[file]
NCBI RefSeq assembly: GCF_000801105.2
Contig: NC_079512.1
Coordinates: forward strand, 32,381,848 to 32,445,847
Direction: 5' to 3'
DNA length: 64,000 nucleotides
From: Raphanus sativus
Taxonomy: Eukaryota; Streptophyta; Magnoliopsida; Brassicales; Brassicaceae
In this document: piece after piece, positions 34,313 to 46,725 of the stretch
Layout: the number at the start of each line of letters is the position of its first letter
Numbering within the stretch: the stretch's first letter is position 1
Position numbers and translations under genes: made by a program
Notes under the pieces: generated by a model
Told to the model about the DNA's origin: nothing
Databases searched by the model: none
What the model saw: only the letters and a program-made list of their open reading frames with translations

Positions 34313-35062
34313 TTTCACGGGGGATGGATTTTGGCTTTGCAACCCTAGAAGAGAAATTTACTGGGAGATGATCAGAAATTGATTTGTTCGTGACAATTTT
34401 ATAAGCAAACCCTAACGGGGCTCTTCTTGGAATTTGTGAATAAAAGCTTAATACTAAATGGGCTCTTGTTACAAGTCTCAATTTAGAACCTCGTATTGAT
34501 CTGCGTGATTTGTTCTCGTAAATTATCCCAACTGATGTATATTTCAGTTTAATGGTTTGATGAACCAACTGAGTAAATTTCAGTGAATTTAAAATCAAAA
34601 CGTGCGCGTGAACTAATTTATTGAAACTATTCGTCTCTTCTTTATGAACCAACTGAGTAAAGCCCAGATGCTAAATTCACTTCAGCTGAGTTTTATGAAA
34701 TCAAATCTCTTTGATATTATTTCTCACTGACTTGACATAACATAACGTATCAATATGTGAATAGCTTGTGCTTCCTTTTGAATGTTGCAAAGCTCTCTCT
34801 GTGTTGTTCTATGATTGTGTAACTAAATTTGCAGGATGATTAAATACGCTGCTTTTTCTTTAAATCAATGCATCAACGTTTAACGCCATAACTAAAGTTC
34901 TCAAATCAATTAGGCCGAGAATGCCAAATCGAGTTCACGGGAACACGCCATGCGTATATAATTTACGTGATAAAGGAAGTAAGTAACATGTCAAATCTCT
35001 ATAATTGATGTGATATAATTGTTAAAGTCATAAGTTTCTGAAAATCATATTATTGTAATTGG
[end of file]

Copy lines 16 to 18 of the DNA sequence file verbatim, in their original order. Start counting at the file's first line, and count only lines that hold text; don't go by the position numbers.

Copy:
Positions 34313-35062
34313 TTTCACGGGGGATGGATTTTGGCTTTGCAACCCTAGAAGAGAAATTTACTGGGAGATGATCAGAAATTGATTTGTTCGTGACAATTTT
34401 ATAAGCAAACCCTAACGGGGCTCTTCTTGGAATTTGTGAATAAAAGCTTAATACTAAATGGGCTCTTGTTACAAGTCTCAATTTAGAACCTCGTATTGAT